Pondering Peace

“Peace is liberty in tranquility.”–Marcus Tullius Cicero

I stumbled across the Cicero statement by accident yesterday and it stopped me dead in my tracks. His definition of peace felt like a cup of refreshing cool water that is offered to quench the thirst. There is a lot of beauty in his sentence to enjoy.

When we ponder the nature of liberty, we visualize freedom from external control. Liberty is a form of independence. One is free from restrictions, obligations, and confinement. Liberty is the absence of dictatorship and control-freaks.

We can combine liberty with the mental state that includes serenity, quiet, and calmness. It’s a state of being when we are not harassed while not menacing others. Peace is a manifestation of love. Peace is living our authentic selves while accepting the authenticity of others.

It’s helpful to consider the state of peace from such a viewpoint. There is no coercion nor strife in such peace. Peace does not come about through forcing or manipulating others to submit to our beliefs and desires. Violence and dishonesty are the enemies of peace.

“Nobody can bring you peace but yourself.”–Ralph Waldo Emerson

It has been said that to enable peace at large, we must be at peace with ourselves. If we have inner conflicts, we manifest them through our interpersonal activities. So if we desire peace in the world, it helps to first be at peace with ourselves.

There are many ways to personal peace. We discover our path freely. It cannot be wisely imposed by fear of damnation or suffering. For some it is a straight and narrow path. For others it is a meandering trail through the mountains. For still others it is a wide, inclusive freeway through a bustling, metropolitan cityscape. The path is filled with opportunities for discovery and delight. Such a path is paved with reverence and love.

“Nowhere can man find a quieter or more untroubled retreat than in his own soul.”–Marcus Aurelius

One of the most wise emperors of Ancient Rome, Aurelius, put a fine point on personal peace. He understood that peace is not just some idealistic notion that we chase, but is the means by which we achieve a fulfilling life. Being in charge of an ancient empire was a tough job. In order to be an effective emperor, Aurelius understood that he had to maintain a peaceful personal foundation. He busied himself with purposeful introspection.

Aurelius understood that to keep relative peace across the Empire was to reflect upon objective observations of his citizens and himself. He was that rare head of state who was also a philosopher. His future biographers agree that Marcus Aurelius detested cruelty, loved justice, was sympathetic and kind-hearted.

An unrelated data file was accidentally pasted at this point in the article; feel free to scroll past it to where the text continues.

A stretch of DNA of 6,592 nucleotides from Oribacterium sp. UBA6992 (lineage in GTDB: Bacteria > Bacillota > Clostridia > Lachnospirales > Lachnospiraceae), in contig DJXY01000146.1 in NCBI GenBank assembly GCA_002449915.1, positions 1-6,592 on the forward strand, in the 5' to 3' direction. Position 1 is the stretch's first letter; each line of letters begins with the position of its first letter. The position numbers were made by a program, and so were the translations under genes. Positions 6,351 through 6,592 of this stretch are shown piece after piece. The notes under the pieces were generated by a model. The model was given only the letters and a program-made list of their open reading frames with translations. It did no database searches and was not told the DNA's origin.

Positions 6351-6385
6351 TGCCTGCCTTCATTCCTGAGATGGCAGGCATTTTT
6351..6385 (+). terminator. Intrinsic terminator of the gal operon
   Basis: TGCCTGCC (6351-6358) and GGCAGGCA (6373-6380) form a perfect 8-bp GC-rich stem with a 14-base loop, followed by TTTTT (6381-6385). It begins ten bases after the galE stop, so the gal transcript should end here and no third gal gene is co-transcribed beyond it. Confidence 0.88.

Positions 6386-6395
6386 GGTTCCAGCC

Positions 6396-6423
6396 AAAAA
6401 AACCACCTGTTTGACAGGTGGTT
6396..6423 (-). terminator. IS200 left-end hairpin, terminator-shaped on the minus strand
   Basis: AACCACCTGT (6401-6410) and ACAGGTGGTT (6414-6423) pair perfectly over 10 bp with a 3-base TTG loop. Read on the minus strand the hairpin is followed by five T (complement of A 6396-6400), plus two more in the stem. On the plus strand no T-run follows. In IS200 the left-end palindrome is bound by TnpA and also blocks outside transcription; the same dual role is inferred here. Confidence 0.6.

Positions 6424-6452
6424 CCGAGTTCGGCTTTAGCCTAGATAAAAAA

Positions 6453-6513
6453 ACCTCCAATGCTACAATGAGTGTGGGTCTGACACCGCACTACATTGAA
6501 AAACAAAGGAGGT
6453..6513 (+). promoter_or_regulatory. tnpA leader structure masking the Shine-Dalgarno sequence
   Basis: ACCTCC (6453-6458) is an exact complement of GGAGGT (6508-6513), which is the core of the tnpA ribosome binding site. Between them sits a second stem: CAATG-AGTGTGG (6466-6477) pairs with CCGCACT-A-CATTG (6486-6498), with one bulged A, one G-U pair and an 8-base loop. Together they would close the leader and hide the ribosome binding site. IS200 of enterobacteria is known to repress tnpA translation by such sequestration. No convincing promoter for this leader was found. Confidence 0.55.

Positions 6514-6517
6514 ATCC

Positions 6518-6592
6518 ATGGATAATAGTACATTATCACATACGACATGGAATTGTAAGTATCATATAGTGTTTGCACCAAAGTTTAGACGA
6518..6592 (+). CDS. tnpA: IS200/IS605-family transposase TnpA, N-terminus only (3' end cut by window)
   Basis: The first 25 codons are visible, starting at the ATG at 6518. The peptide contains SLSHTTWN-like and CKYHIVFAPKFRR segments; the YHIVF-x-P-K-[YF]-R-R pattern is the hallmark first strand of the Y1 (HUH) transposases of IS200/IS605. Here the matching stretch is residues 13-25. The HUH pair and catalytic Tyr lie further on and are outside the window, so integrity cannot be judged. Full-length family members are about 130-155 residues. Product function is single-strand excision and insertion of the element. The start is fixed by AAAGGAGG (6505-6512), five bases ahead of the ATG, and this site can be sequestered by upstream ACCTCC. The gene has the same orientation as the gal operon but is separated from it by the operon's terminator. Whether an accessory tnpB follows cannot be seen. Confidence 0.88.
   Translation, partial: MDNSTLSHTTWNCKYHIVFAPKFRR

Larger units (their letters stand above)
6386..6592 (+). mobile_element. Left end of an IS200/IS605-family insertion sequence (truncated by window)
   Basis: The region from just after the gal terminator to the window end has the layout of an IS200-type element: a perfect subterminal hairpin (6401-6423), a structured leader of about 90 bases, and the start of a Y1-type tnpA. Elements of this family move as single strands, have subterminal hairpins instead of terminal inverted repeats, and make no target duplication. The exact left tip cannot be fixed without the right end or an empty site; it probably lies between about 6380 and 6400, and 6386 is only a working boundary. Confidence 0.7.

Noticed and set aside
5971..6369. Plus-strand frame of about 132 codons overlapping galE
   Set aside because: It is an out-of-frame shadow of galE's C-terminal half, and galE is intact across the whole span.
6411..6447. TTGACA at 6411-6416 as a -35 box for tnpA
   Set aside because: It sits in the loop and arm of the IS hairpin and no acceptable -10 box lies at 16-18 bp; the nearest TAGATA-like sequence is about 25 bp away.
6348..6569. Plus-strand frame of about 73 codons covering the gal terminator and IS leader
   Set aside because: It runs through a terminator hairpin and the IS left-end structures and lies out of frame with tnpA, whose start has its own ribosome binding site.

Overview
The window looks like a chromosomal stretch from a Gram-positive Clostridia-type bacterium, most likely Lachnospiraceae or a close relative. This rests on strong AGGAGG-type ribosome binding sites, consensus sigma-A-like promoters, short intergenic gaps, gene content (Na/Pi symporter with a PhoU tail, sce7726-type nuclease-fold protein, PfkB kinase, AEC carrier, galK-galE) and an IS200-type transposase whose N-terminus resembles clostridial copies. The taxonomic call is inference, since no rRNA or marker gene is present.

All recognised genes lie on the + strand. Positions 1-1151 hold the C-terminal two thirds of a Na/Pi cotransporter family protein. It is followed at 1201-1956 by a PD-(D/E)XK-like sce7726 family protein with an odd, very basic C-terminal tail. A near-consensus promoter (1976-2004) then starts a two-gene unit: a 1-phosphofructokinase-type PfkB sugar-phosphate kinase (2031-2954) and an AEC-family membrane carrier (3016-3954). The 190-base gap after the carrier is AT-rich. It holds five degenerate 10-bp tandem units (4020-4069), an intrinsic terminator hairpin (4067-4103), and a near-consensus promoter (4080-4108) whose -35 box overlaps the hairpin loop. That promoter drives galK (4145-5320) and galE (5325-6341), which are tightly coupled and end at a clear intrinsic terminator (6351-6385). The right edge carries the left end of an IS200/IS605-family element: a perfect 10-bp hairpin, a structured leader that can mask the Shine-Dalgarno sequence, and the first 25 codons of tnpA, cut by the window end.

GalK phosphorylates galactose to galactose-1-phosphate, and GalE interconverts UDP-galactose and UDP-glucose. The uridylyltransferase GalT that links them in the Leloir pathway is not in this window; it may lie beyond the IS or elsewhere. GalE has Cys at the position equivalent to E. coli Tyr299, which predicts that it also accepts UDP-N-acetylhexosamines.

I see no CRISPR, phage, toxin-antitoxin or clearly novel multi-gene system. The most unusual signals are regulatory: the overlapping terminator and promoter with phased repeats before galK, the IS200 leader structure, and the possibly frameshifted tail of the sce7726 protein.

It’s interesting to note that Aurelius did not intend to propagate nor proselytize his philosophical points of view. He did not intend for his meditation diaries to be released to the public. This private aspect makes his writings all the more special. When we think of important world literature, most of it has been composed for an audience of readers and listeners. Literature by definition is a type of performance. However, the Emperor’s writings can be seen as an ancient form of journaling. Almost every night he wrote as a form of philosophical exercise as a way of perfecting himself.

Certainly, everlasting peace was never achieved during the rule of Marcus Aurelius. However, he did manage to continually work towards personal, internal peace and his personal efforts influenced his enhancement of  Ancient Rome to a great extent. He has been remembered as the last of the “Good Emperors” of the Roman Empire.

The Blue Jay of Happiness ponders another proverb from Marcus Aurelius. “Not to live as if you had endless years ahead of you. Death overshadows you. While you’re alive and able, be good.”

About swabby429

An eclectic guy who likes to observe the world around him and comment about those observations.
This entry was posted in Contemplation, History, philosophy and tagged , , , , , , . Bookmark the permalink.

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